KUALA LUMPUR (Jan 28): Putrajaya must conduct a special audit of 1Malaysia Development Bhd's (1MDB) finances after the strategic investor reportedly requested for a third extension to repay a local RM2 billion loan, throwing a spotlight on its finances, says a DAP lawmaker.
Petaling Jaya Utara MP Tony Pua said 1MDB was "holding Malaysian banks hostage by seeking a third extension for its overdue RM2 billion loan", citing a Bloomberg report yesterday saying “1MDB is planning to seek another one-month extension” on its RM2 billion loan “to give it more time to sell a stake in its energy unit”.
"This news is shocking as 1MDB has already missed two repayment deadlines for a RM2 billion debt in November and December 2014. Even this RM2 billion loan itself is part of a rescheduled and restructured debt it couldn’t pay in November 2013," he said in a media statement released in Kuala Lumpur today.
He said the loan repayment extension raised a bigger question about the US$1.1 billion (RM3.9 billion) of funds which recently-appointed 1MDB chief executive officer Arul Kanda Kandasamy had announced as “redeemed” from its Cayman Islands investment on 13th January.
"Why couldn’t 1MDB have repaid the RM2 billion loan with the proceeds of the redemption first to ease the pressure on 1MDB?" he asked.
"The 1MDB debt crisis and its inability to resolve the meagre amount relative to its RM42 billion debt betrays the fact that the company is in serious financial trouble. Its assets are over-leveraged and illiquid while in all probability, 1MDB is also unable to exit its investments without incurring substantial losses," he added.
Pua said that Prime Minister and Finance Minister Datuk Seri Najib Razak, who is the chairman of the Board of Advisers for 1MDB "can no longer hide behind the outlandish façade and rhetoric that 1MDB is financially strong when it has to reschedule its RM2 billion debt repayment thrice".
"Instead, Datuk Seri Najib must instruct a special audit of 1MDB by the Auditor-General or a reputable independent auditor to uncover its financial shenanigans," the DAP lawmaker said.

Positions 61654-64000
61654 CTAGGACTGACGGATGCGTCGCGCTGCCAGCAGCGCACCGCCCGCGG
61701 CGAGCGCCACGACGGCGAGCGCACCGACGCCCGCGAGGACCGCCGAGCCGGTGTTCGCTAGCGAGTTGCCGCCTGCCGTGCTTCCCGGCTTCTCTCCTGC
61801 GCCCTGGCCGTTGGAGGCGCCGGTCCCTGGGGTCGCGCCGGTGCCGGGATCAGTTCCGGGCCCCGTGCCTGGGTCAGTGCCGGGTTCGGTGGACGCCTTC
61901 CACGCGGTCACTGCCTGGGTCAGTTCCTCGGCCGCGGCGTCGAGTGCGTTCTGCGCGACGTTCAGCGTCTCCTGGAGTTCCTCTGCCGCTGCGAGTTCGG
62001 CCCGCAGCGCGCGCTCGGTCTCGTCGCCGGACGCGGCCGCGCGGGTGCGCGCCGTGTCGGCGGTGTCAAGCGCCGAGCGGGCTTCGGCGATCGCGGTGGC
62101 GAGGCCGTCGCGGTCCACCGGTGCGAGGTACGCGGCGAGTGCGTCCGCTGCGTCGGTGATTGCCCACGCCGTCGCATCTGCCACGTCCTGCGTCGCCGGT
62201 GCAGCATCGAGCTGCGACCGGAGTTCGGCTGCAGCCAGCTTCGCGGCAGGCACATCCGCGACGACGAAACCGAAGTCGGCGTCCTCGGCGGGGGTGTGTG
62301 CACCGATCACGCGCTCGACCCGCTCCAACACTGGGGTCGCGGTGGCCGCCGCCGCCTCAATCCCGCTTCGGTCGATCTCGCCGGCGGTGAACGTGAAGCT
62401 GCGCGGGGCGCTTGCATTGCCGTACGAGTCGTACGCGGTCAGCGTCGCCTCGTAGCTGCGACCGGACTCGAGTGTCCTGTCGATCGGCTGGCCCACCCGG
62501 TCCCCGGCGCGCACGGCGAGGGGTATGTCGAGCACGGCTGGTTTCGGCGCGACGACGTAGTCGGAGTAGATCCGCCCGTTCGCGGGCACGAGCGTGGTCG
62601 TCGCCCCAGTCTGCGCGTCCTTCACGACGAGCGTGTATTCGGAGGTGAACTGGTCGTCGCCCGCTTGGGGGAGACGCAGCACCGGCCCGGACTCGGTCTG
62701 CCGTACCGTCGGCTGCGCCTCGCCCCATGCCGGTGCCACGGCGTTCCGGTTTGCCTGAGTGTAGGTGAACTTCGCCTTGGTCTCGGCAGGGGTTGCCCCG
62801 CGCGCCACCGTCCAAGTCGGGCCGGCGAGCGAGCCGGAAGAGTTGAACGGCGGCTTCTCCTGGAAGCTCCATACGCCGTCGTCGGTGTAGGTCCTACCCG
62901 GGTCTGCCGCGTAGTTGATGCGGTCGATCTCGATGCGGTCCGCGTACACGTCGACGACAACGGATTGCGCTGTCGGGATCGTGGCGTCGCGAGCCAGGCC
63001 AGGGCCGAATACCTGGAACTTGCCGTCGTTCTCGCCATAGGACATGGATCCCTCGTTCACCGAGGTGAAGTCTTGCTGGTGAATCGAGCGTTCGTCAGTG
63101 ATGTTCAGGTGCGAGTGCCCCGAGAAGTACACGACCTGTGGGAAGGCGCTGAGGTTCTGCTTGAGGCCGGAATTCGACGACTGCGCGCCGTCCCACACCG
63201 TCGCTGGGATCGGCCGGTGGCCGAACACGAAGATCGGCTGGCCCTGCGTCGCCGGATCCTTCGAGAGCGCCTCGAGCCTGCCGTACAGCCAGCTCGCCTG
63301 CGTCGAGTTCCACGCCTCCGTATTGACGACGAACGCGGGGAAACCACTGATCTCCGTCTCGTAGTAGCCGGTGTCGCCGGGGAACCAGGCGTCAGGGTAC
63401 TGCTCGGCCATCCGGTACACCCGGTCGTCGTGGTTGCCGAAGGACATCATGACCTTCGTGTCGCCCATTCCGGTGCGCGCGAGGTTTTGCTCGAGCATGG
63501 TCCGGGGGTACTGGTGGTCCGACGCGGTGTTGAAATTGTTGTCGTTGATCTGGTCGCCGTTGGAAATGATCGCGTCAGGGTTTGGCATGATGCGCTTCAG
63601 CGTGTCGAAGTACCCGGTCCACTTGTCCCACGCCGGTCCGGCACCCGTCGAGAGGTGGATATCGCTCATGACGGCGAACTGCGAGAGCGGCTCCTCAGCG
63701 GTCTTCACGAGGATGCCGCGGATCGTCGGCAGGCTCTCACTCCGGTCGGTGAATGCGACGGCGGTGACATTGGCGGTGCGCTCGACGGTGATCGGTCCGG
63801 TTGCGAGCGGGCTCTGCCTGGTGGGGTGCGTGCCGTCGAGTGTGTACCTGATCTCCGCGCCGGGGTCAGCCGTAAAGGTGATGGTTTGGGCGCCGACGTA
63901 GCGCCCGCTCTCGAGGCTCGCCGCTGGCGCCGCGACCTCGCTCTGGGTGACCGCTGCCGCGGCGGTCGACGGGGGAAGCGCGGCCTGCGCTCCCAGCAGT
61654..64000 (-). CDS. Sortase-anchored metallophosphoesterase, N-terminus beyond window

He pointed out that the Edge Financial Daily had reported that Bank Negara Malaysia (BNM) had summoned key executives of 1MDB over the loan repayment and warned them of the consequences in failing to meet the loan repayment deadline this month.
"The act of even seeking another extension to the loan, which is only a fraction of 1MDB’s RM42 billion debt, is an affront to BNM. 1MDB is also holding its bankers, in this case Maybank Bhd and RHB Bank, hostage as the banks will have little choice but to grant 1MDB a further extension to the loan.
"It is completely unbecoming and irresponsible for 1MDB, a wholly-owned subsidiary of the Ministry of Finance to bully its financiers. At the same time, 1MDB’s delinquency threatens both the credit-worthiness of the Malaysian government and the stability of the Malaysian banking system," Pua said.
The Bloomberg report had said the state-owned investment company needed more time to repay the debt as it’s still in discussions with billionaire T. Ananda Krishnan, Malaysia’s second-richest person, citing people who asked not to be named as the process was private.
"Krishnan may excercise an option, granted when he sold energy assets to 1MDB in 2012, to buy part of the Edra Global Energy Bhd unit, the people said," according to the report.
Pua said it was scandalous that the question of 1MDB’s ability to repay a RM2 billion debt now hinged entirely on whether Ananda Krishnan decides to exercise his options to acquire a stake in a 1MDB’s subsidiary.
"Firstly, 1MDB had overpaid Ananda Krishnan with an RM8.5 billion acquisition of his power assets in 2012. Now Ananda holds the trump card to potentially buy a strategic stake in 1MDB’s energy division at a fire-sale price because 1MDB has a RM2 billion sword hanging over its head.
"And the new chief executive officer, Arul Kanda, has the cheek to tell the media that 1MDB is a 'responsible borrower," he added.